On December 6 at 4:15 p.m., a 48-year-old agent with the Huntsville Police Department was shot and killed during a tactical situation regarding a drug-related matter. The veteran agent, who had 14 years of law enforcement experience, was among a group of drug agents who were using a vacant house in a buy-and-bust operation. Not knowing that a subject had arrived and parked his vehicle out of the agents’ view, the agents heard a knock at the door. The subject then opened the door with a firearm in his hand and saw the agents, who were in plain clothes but wearing badges and body armor outside their clothes with visible law enforcement markings. He fired multiple rounds from a 9 mm automatic handgun, which was later discovered to have been illegally modified from a semiautomatic to a fully-automatic handgun. The agent was struck in the rear upper torso and fatally wounded by a round to his shoulder (upper torso) area that entered through the armhole or shoulder area of his protective vest. Body cameras worn by the agents recorded the entire incident. The 41-year-old offender fled the scene, but agents apprehended him after a brief foot pursuit. He was charged with Capital Murder, Aggravated Assault on Police, Reckless Endangerment, Evading Arrest, Vandalism, Possession of Marijuana, Reckless Driving, and Resisting Arrest/Obstruction of Legal Process. The subject was known as a violent offender and had a history of assaulting/threatening law enforcement officers. He was on parole at the time of the incident, and his criminal history included arrests for aggravated assault (excluding officers), assault on law enforcement officers (aggravated or simple), a drug law violation, resisting arrest, and a weapons violation.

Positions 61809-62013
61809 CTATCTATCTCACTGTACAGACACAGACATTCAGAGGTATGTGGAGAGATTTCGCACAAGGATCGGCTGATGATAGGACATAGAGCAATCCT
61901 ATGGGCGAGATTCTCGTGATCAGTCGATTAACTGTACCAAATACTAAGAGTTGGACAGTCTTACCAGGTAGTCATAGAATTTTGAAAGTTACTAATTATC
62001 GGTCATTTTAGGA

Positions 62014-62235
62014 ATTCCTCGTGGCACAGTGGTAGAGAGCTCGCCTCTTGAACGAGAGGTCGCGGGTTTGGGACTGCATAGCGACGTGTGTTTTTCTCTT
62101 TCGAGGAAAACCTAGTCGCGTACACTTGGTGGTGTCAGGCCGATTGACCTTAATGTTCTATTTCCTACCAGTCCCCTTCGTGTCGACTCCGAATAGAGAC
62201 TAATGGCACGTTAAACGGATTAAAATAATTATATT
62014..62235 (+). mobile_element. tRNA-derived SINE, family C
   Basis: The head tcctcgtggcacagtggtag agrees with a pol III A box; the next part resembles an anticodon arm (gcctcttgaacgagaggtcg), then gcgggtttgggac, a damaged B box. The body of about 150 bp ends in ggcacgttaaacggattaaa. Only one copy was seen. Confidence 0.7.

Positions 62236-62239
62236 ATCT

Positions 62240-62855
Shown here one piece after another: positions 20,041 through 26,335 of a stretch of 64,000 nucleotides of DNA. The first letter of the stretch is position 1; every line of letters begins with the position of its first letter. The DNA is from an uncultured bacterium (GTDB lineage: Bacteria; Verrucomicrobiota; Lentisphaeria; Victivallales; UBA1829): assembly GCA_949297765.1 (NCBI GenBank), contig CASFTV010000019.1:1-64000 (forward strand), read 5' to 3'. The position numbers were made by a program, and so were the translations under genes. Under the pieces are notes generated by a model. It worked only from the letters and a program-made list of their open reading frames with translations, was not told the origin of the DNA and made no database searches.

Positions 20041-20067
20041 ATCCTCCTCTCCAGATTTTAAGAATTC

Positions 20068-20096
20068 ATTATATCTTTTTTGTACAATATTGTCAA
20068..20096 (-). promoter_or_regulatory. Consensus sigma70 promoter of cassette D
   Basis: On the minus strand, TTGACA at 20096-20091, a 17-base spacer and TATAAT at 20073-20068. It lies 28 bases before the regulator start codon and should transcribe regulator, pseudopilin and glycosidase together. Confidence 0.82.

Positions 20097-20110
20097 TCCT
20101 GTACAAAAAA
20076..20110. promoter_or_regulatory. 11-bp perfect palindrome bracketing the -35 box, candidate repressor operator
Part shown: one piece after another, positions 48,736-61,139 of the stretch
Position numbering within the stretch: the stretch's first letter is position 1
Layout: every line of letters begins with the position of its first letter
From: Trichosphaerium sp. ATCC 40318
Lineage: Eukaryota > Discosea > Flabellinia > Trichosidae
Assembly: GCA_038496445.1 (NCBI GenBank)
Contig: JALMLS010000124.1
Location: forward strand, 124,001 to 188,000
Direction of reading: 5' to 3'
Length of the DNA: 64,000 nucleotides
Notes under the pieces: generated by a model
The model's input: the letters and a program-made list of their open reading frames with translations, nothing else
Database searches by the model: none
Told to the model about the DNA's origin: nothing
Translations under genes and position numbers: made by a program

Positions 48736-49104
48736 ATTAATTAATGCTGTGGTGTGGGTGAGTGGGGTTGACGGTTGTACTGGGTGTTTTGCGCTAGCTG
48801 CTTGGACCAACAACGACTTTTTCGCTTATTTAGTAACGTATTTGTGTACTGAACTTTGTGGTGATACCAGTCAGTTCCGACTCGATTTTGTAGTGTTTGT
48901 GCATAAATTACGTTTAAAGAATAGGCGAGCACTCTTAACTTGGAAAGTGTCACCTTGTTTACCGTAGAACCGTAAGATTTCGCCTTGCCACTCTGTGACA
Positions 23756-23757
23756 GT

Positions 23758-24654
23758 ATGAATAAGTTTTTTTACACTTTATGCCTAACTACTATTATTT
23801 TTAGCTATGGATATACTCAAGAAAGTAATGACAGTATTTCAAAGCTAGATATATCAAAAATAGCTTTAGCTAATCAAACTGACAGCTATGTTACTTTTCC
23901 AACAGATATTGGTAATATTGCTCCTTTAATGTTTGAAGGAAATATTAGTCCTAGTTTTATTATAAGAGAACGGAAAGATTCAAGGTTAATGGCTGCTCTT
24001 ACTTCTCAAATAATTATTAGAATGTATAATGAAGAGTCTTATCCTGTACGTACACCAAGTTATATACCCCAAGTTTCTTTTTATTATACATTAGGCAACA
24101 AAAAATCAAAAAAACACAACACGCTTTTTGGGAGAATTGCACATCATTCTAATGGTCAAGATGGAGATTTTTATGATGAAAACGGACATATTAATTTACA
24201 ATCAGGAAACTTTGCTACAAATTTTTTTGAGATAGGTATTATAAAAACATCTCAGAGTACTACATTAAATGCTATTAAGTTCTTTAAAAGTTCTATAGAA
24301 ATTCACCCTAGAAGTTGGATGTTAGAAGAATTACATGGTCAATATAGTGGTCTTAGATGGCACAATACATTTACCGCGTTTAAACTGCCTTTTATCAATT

At 8:10 p.m. on November 23, a 62-year-old sheriff with the Lowndes County Sheriff’s Office was fatally wounded while answering a disturbance call in Hayneville. The sheriff responded to a trespassing and noise complaint at a local gas station/convenience store. A large group of people had gathered in the parking lot outside the store and refused to leave. The veteran sheriff, who had 41 years of law enforcement experience, approached a truck and spoke to the individual in the driver’s seat about the loud music coming from the truck. The suspect, who was under the influence of alcohol, displayed hostile and threatening behavior and was noncompliant with the sheriff’s verbal commands. Without warning, the suspect produced a semiautomatic handgun he had concealed in the small of his back and fired one round that struck the sheriff in the front of his head. The sheriff was pronounced deceased at the scene. Law enforcement captured the 18-year-old suspect on November 24. The suspect, who had a prior criminal record, was arrested and charged with Capital Murder.
On January 20, just after 3 p.m., a police officer with the Mobile Police Department was killed while trying to restrain a wanted subject. The 31-year-old officer was off duty when he learned that a subject who was wanted on a misdemeanor warrant was at a nearby apartment building. Video footage from a security camera outside the apartment complex showed that the officer arrived at the location in his personally-owned vehicle and in plain clothes. The officer confronted the subject in the parking lot of the building and displayed his badge. A struggle ensued, and the subject drew a concealed firearm, a .40-caliber semiautomatic handgun, from his waistband. The officer, a 5-year veteran of law enforcement, drew his backup firearm but was not able to fire his weapon before the subject fired three rounds at him. The officer was struck in the side head, front upper torso/chest, rear upper torso/back, and arms/hands. The officer succumbed to his wounds. The 19-year-old suspect was arrested at the scene and charged with Capital Murder. The suspect, who was on probation at the time of the incident, had a criminal history that included a weapons violation.